Classic review: Stand on Zanzibar

John Brunner has been lauded as a visionary.  In particular, his book Stand on Zanzibar is choke-full of predictions that seem to have come true more than fifty years after the its publication.  His difficult, but addicting writing style has further cemented this work as one of the most important science fiction novels of the twentieth century.  I’m here to discuss Brunner’s achievements, but also the shortcomings (which are sometimes overlooked) of Stand on Zanzibar.

This book is quite difficult to get into.  It begins with a chapter that reads like a script for a crazy used car sales commercial.  It then introduces characters that will be inconsequential to the story.  A few more chapters, and we finally meet one of the main protagonists, Norman House.  Thanks to affirmative action, the African American House had become a junior vice-president in one of the world’s largest companies, General Technics.  Soon, we’ll also meet his roommate, Donald Hogan, who seems to bumble through life, doing nothing.  As time progresses, Brunner introduces a myriad other characters whose stories go nowhere, even though a few of them are at least a little intertwined with House and Hogan.

To get to this point in the story, however, the reader will become exhausted.  Brunner mixes four different styles in his chapters.  In addition to the narrative, he spins short unrelated stories, the description of his world and society in whole.  He does so via less traditional means: sometimes as a script to commercials, other times as a poem or snippets of conversation.  In one memorable chapter that takes place at a party, he writes out single sentences or short paragraphs from disconnected conversation, as if he was walking through the crowd and caught a word or two here and there.  Brunner’s writing is powerful enough, however, to explain a great deal about his world though these snippets.

The book’s narrative takes a long time to pick up.  House is sent by his employer, GT, to take over Beninia, one of the poorest countries in Africa.  Its President is dying and is afraid that the country’s neighbors would invade once he’s gone, and so he struck a deal with GT to build up infrastructure and education in exchange for mineral rights.  The greater mystery here, however, is how Beninia managed to survive previous attempts at subjugation, while remaining strictly pacifist.  Hogan, who turns to be a sleeper agent, is activated, reeducated (which wipes his previous personality and ultimately drives him mad) into an assassin, and sent to the country of Yatakang to perform espionage into a genetic program.  Both storylines will leave the reader deeply dissatisfied.  The conclusion of one is too vague and abrupt, and the other narrative is too depressing.  We can forgive Brunner, though, as this is not a book about overreaching stories.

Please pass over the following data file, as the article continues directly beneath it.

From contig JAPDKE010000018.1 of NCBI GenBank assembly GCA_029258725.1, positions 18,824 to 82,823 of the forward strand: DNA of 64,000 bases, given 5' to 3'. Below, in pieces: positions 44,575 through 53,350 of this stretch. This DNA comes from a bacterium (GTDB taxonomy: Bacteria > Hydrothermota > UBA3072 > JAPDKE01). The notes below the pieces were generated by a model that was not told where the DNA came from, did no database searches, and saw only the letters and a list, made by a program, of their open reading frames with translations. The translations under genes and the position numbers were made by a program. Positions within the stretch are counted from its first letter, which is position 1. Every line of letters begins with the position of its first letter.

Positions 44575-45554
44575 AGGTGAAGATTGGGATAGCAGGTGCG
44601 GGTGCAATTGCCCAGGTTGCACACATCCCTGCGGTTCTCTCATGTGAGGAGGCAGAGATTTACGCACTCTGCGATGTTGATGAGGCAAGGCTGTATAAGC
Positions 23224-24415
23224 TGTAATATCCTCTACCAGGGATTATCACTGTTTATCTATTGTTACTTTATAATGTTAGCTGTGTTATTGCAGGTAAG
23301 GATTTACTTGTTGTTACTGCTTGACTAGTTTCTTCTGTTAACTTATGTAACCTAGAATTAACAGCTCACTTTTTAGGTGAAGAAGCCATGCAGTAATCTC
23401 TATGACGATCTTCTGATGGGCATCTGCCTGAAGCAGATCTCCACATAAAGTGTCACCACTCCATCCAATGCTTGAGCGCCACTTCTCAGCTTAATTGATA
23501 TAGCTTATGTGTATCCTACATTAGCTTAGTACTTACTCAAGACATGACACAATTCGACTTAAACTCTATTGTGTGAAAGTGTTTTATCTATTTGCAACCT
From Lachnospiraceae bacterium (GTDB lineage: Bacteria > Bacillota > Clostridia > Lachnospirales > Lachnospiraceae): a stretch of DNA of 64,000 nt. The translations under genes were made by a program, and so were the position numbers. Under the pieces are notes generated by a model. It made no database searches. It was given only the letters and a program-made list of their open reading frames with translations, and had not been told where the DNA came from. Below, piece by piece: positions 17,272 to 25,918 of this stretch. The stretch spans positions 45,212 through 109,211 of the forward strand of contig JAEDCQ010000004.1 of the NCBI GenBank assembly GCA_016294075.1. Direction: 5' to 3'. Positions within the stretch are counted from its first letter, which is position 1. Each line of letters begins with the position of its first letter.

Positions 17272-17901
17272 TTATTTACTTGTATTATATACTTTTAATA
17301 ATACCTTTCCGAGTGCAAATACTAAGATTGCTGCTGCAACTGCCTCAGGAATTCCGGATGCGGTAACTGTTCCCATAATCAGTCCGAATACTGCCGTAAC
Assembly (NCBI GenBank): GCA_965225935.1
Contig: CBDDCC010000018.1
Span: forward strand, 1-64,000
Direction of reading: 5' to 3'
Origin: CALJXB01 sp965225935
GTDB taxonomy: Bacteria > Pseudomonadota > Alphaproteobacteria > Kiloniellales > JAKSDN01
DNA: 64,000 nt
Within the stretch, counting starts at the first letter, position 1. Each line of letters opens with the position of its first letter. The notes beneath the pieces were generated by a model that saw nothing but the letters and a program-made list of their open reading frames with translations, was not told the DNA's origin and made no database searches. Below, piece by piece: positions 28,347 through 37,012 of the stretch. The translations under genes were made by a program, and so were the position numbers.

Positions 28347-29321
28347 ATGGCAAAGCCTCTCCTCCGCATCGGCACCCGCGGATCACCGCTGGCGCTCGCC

Stand on Zanzibar is a worldbuilding book, full of predictions of technological and societal changes resulting from overpopulation.  It is also a book of short personal stories of protagonists who rarely last for more than a handful of short chapters.

Brunner’s world faces an overpopulation crisis.  The book title alludes to an idea that if all people stood straight, shoulder to shoulder on the island of Zanzibar, they’d fill the entire island.  As the book progresses, people stand deeper and deeper in the water, off shore of Zanzibar.

Due to overpopulation, the US has instituted eugenics boards, which rule whether people are allowed to have children.  Any kind of genetic defect, be it as small as colorblindness, disqualifies people from being parents.  Still, the crush of people makes some of them go mad.  They go berserk and start murdering indiscriminately around them.  The rest of the society undergoes a change where many people forsake traditional marriage and switch to fast and loose relationships, while others form a breakaway conservative Catholic church.

To further placate the populous, satellite TV is ubiquitous, with the main actors being lifelike avatars of the viewers.  And while tobacco is extremely frowned upon, recreational drugs and marijuana are everywhere.  The state, and even large corporations, play a very minor role in the book; most people are docile enough to not cause any trouble.  Then there is a small category of people who get their adrenaline high by causing terrorist acts, but those are far and between.  So let’s list the major areas where Brunner’s predictions have come true:

 

  1. Public apathy. Brunner states that developed countries are governed by public apathy. I felt this simple sentence to be by far the most insightful piece in the novel.  It not only hits the target as a futuristic prediction, but also greatly explains the society in the book.

 

  1. Affirmative action. One of the two main protagonists is a beneficiary of this, but also thinks it creates tension. He feels he didn’t achieve his position through his work and is left unfulfilled.  His peers see him as an unqualified opportunist.

 

  1. Entertainment systems. In-flight entertainment, video on demand, augmented reality where the characters in the programs take the appearance of the viewers. All these already exist and are increasingly popular.

 

  1. Legal marijuana, marginalized tobacco. While we’re not there yet, the trend moves in this direction. As a side note, House smokes marijuana to relax, since as a Muslim he is unable to drink.  He is a convert from Christianity; something that had become much more prevalent in the years since the publication of the book.